Vineyard Soil – Dirty Talk
When working in the world of wine people wax lyrically all the time about vineyard soil. The fact is soil is our life support system and without it life would be near impossible. It’s ability to retain water and nutrients, fix nitrogen, decompose organic matter and house countless organisms makes it a vital part of the earth’s ecosystem. Whether some chap in red trousers can taste it in a wine isn’t so important, however having detailed knowledge of your soil so that you can create and manage a healthy, sustainable soil is crucial to the success of planting and managing any vineyard. Here are some terms that you may find useful.
Soil Parent Material
Parent material is another name for weathered rock and over millions of years ancient rocks and coastlines are developed into soil through physical and chemical actions, influencing soil texture, structure, drainage and chemistry.
- Mineral particles (sand, silt & clay)
- Water (containing plant nutrients)
- Organic matter (living, decomposing or dead organic compounds
- Pores (air spaces)
Soil Organic Matter
It is estimated that 1,000,000,000 bacteria live in 1g of soil. It’s these microbes that break down plant residues and green manures releasing carbon dioxide to form humus. Organic matter will help to provide a balanced ecosystem for microbes and insects by improving soil structure, water retention/drainage and nutrient availability, symbiotically improving plant health and growth.
A sequence of horizons (layers) that can be identified by differences in colour, texture, structure and thickness. The arrangement of these horizons is known as the soil profile. Soil scientists categorise these horizons using letters (O, A, B, C & E) however when analysing vineyard soils we are most interested in the A horzion (top soil) and B horizon (sub soil).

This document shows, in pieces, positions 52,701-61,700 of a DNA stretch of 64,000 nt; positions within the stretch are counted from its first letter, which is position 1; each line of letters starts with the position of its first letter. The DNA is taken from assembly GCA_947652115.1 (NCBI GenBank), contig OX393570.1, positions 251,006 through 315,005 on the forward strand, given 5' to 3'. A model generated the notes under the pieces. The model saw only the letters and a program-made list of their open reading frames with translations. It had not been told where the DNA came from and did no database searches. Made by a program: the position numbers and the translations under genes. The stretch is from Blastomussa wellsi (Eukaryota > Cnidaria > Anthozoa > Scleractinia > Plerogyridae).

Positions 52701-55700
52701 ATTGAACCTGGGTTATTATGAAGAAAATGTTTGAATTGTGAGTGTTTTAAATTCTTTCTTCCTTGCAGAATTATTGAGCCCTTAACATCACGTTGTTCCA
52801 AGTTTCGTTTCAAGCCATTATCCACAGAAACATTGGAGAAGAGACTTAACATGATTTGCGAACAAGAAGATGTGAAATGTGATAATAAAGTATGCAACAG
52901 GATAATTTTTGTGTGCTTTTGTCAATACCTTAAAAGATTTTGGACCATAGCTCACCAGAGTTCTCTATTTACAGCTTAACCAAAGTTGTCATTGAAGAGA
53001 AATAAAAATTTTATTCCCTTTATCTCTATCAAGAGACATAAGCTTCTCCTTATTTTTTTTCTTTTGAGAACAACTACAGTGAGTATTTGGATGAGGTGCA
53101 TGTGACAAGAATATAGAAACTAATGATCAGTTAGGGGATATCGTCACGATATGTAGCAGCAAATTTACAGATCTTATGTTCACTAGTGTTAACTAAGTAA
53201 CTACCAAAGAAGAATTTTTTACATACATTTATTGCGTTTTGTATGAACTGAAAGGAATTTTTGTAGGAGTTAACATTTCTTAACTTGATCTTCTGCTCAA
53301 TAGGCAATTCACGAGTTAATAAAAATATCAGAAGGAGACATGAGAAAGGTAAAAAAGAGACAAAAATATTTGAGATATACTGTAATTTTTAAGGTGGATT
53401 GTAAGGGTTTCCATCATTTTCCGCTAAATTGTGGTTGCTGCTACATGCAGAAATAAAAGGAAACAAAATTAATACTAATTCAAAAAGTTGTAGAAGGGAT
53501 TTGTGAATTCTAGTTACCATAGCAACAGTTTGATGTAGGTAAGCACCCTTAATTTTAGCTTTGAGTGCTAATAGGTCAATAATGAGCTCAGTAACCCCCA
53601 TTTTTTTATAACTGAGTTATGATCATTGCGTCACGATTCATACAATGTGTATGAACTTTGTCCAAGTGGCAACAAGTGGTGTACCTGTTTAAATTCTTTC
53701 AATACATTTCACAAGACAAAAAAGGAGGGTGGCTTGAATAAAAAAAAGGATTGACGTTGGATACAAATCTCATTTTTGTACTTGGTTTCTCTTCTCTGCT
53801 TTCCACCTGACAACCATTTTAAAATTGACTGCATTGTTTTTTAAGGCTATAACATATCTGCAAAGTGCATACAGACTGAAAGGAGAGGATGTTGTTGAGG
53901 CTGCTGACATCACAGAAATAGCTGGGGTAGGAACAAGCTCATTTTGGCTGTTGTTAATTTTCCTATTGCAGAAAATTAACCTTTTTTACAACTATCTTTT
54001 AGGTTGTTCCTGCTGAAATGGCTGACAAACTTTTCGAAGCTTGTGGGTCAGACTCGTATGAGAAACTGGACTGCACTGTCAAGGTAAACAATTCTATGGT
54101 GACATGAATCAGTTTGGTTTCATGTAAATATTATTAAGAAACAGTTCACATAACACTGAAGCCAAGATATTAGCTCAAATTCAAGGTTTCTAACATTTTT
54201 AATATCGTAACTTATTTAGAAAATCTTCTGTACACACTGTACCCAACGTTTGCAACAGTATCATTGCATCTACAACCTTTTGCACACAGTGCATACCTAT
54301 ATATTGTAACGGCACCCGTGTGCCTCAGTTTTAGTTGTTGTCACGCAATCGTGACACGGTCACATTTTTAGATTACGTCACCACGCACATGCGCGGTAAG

Soil texture is defined as the proportion of sand, silt and clay particles that make up the mineral fraction of soil. Scientists use the proportions of these fractions to identify the soil texture triangle.
The particle size affects the surface area in comparable volumes, with smaller particles being able to retain a greater volume of water and nutrients, this when combined with the organic matter content can have a number of effects and influences on crop performance.
- Sand (0.06-2.0mm)
- Silt (0.002-0.06mm)
- Clay (<0.002mm)
Soil structure is the physical condition of the soil and best describes how the soil constituents bind to aggregates or structures. There are different grades and classes used to categorise soil structure all of which will have an effect on soil fertility, water holding capacity, root development and plant growth.
Bulk density is the weight of a soil in a given volume and reflects water movement, root growth and nutrient uptake with compact soils having a higher bulk density. Soil compaction affects root growth and microbial activity and can be caused by machinery use, heavy rainfall, animals and poor soil management. Reducing tillage, introducing cover crops and appropriately timing machinery operations can all help relieve soil compaction, improving bulk density.
Available Water Capacity (AWC)
The available water capacity of the soil is measured as the volume of water held against gravity, available for root uptake. It is the water held between field capacity (water held after drainage) and the wilting point (minimum soil moisture required to prevent wilting). AWC levels will vary depending on soil texture.